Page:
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By James M. Decker

Community pride was on my mind over the weekend. A group of volunteers organized by the Stamford Chamber of Commerce worked to put some finishing touches on the tidiness of the downtown square and elsewhere in town, before the 88th Texas Cowboy Reunion kicks off and brings thousands of people into our town to celebrate the heritage and culture of the Texas cowboy.

I am thankful for the hard work of our community’s volunteers, city employees, and dedicated residents who went above and beyond to tidy up our community in advance of our premier annual event. Over the years, many rural communities (Stamford included) have struggled to put on their Sunday clothes for visitors to their major tourist events, whether it be a rodeo, hunting season, or other major cultural event. Scarce resources, limited time, and busy community members make it difficult to dedicate ourselves to tidying up our landscape. And yet, it matters.

As I’ve written before, taking pride in our community’s landscape sets our level of expectations for our community and its people. Our pride is also a signal to outsiders as to whether we find our place worthwhile and worthy of improvement. First impressions are priceless for visitors, whether tourists or prospective residents. Visitors should be excited by what they see, and intrigued to learn more about the people and the place, rather than left wondering whether the people care about their place at all.

Taking pride in our community landscape for the major events is the first and foremost tool to set a higher level of expectation. To use a sports analogy, if a team won’t get inspired to play hard in its big rivalry game, they probably won’t be inspired at all. If a community can’t be inspired to look good for its most important event of the year, it’s unlikely to look good the rest of the year either.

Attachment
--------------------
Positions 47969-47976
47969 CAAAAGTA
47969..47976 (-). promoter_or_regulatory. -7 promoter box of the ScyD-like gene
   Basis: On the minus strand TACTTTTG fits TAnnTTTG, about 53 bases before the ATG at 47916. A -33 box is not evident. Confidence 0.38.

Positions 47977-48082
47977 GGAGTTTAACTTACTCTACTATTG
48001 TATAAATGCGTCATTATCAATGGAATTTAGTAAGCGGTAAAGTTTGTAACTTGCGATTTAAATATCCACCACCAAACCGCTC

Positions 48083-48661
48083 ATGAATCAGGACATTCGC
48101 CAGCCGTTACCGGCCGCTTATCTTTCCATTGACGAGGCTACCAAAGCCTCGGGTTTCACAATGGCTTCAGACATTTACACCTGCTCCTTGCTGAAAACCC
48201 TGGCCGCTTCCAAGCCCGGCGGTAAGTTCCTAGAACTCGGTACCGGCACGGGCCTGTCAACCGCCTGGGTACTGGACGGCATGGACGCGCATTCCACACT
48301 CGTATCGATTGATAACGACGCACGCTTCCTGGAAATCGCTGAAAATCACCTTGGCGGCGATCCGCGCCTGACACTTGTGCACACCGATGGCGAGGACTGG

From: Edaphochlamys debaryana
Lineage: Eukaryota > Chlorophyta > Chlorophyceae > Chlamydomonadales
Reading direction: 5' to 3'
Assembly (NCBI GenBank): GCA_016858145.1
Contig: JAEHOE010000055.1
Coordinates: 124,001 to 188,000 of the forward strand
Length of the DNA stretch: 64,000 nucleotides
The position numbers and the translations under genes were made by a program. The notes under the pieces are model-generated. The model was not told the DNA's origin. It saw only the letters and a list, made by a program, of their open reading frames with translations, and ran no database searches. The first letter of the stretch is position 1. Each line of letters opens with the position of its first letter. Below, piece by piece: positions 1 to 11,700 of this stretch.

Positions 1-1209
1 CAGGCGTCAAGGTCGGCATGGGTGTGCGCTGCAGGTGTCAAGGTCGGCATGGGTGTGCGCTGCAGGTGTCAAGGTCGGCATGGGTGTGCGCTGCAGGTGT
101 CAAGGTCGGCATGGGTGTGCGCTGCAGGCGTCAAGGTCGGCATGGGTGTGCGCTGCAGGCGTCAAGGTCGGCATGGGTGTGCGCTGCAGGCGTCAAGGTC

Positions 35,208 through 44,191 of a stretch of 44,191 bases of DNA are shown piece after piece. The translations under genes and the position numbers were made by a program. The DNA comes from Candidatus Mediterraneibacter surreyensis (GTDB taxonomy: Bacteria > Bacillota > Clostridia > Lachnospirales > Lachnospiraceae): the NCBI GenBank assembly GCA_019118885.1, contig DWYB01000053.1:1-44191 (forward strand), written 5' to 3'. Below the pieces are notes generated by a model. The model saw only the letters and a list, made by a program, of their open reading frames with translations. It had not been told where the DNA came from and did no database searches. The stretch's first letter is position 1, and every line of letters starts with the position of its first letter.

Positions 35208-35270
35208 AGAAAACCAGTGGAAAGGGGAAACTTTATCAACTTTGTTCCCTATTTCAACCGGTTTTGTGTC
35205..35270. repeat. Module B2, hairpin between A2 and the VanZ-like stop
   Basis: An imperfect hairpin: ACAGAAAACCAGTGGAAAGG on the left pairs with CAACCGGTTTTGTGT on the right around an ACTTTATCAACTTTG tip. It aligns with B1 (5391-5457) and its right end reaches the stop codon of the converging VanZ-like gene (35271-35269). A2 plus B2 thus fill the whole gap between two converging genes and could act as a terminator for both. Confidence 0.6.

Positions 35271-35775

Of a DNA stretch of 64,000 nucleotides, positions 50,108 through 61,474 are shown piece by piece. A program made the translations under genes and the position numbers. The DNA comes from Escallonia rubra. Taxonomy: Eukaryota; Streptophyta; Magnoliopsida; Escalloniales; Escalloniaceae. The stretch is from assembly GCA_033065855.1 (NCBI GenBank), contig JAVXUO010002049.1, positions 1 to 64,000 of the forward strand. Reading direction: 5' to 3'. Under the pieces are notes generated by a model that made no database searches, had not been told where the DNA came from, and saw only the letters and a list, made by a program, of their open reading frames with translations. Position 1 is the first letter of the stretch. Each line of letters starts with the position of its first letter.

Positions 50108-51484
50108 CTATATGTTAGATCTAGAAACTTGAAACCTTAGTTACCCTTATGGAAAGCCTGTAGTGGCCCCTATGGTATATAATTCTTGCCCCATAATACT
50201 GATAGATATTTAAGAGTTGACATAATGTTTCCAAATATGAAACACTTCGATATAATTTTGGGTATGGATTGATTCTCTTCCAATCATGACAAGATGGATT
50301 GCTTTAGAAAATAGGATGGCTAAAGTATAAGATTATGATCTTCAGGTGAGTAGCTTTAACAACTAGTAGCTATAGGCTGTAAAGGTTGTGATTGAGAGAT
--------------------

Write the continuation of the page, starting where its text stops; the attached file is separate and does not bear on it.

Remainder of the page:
Once you establish the pride for your major events, truly setting a permanent, higher level of expectation in your community requires expanding that pride throughout the year. Hall of Fame basketball coach John Wooden famously said that the true test of a man’s character is what he does when no one is watching. The true test of our community pride is what we do when the crowds AREN’T in town. The vacant lots are mowed and the litter is picked up for July 4th or the opening weekend of dove hunting season, but does anyone pay attention to those same concerns on a random Tuesday in March?

Last week, I wrote of sparks of community improvement turning into wildfires that sweep through our towns and spread beyond. May the pride in our community and the expectations for our landscapes do the same. When a weary traveler, a former resident, a new tourist, or a prospective resident wanders into the community, may they look around and see a people and a place striving to be better 365 days a year.

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James Decker is a lawyer, farmer, and mayor in Stamford, Texas, and the creator of the forthcoming “West of 98” podcast and website. He may be contacted through Facebook at


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